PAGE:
A new poll has found that Labour has over-taken the Conservatives in the country’s 100 most rural seats. Deep England is ailing, and holds the Government responsible.
But Starmer failed to establish any kind of personal ascendancy over Sunak at PMQs.
Sacked Post Office chair’s damning memo puts Kemi Badenoch in dangerous territory.
The Shadow Home Secretary lacks the tabloid news sense needed to decide which of the Government’s many failings to highlight.
As sensible as it might be in spirit, it will change very little in terms of school policies and won’t protect children from online harms for the bulk of the day that they are not in school.
Or: “Why Marjorie Taylor Greene was not entirely wrong to tell the Foreign Secretary to kiss her ass”.
The Business Secretary showed her fans that she would make a marvellously entertaining Prime Minister.
Who decides which “ordinary people” get a hearing? Which studies are examined? Without parties or partisanship, what prevents a handful of dominant individuals railroading the others into a false consensus?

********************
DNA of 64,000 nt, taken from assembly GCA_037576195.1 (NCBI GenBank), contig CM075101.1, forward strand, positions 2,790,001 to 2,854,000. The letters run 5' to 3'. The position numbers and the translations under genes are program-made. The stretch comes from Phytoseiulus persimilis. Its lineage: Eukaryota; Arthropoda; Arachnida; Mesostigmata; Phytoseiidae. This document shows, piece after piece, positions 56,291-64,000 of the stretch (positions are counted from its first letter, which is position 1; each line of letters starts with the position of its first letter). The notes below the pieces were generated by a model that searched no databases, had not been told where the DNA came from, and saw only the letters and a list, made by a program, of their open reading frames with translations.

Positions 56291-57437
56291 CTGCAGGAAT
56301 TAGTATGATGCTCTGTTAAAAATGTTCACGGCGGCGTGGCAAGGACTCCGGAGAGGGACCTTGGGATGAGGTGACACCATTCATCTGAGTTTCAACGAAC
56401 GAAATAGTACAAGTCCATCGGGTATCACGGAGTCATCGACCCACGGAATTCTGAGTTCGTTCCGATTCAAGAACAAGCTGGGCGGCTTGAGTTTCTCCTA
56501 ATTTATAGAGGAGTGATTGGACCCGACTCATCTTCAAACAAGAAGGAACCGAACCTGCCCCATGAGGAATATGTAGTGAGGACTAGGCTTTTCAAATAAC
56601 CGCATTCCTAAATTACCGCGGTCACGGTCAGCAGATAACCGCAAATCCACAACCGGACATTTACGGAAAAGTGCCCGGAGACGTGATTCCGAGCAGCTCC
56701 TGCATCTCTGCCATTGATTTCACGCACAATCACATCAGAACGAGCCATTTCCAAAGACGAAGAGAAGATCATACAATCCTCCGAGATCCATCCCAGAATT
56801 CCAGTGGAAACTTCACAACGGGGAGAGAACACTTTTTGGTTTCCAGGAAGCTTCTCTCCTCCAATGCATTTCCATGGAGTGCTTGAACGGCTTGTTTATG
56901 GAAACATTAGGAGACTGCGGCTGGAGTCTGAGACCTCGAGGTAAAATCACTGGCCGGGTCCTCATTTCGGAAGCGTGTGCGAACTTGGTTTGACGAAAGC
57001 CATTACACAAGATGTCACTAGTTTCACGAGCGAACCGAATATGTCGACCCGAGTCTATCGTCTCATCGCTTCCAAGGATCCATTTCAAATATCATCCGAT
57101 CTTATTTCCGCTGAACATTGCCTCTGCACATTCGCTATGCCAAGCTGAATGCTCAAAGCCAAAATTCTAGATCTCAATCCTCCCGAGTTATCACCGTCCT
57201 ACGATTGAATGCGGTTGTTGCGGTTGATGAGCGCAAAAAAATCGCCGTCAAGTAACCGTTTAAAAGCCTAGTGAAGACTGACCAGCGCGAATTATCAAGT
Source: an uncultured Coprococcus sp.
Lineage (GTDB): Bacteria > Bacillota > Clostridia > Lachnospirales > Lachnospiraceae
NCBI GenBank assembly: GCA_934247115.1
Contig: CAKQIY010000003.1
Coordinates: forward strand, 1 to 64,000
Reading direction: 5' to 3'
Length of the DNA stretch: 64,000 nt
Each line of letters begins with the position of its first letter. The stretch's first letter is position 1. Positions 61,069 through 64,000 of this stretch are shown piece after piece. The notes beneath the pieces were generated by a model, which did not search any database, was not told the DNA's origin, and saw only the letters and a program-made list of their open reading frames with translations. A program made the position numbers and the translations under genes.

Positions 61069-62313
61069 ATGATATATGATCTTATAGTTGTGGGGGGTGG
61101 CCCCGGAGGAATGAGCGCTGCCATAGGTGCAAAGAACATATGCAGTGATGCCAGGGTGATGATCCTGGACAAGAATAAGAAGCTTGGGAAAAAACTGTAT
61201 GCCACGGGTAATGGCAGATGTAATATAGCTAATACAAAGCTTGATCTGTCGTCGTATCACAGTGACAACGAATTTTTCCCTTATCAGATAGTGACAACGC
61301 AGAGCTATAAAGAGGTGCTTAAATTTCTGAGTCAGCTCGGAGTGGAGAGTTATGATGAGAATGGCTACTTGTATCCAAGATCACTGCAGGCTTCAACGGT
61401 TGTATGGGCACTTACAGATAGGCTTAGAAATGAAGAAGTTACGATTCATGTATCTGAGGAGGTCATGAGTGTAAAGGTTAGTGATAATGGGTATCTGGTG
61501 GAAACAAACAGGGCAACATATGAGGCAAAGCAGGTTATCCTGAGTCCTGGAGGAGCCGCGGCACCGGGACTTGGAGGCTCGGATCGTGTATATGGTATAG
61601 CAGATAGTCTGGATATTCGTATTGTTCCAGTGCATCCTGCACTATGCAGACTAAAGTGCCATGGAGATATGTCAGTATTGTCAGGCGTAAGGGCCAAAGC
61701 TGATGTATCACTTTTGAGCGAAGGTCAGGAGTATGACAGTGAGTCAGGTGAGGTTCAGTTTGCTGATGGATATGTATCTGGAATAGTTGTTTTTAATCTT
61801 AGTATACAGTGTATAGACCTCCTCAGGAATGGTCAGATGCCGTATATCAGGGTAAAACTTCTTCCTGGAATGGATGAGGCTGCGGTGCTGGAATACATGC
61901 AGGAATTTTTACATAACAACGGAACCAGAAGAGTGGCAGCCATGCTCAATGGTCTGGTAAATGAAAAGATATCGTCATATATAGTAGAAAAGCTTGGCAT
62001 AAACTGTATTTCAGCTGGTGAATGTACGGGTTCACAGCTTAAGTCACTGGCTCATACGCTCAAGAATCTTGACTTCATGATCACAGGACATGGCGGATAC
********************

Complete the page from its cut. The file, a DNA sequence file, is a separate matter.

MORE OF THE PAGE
How long until Starmer is demanding an immediate ceasefire? How long until another Labour MP or candidate is suspended for saying something appalling? And what will this mean for the party overwhelmingly likely to form the next government?
ConservativeHome’s round-up of ten of our best articles from the preceding week.
Party strategists will be concerned that Reform UK managed to post double-digit vote shares in both Kingswood and Wellingborough. But the mortal danger is Labour, and Conservatives cannot afford to forget it.
His performance on GB News was creditable, but precarity in office is part of the British Constitution.
The common expectation is that inflation will fall below the Bank’s target rate of 2 per cent by April. Downing Street will hope rates are falling sooner rather than later, even if that means before the target is met.
Voters in the town are not just worried about Gaza: they also feel no one in authority has taken responsibility for the grooming scandals.
Countries with greater wealth distribution – like Iceland or Austria – have seen the smallest losses of faith in democracy. Every new homeowner is another convert to the idea that democracy can work for them.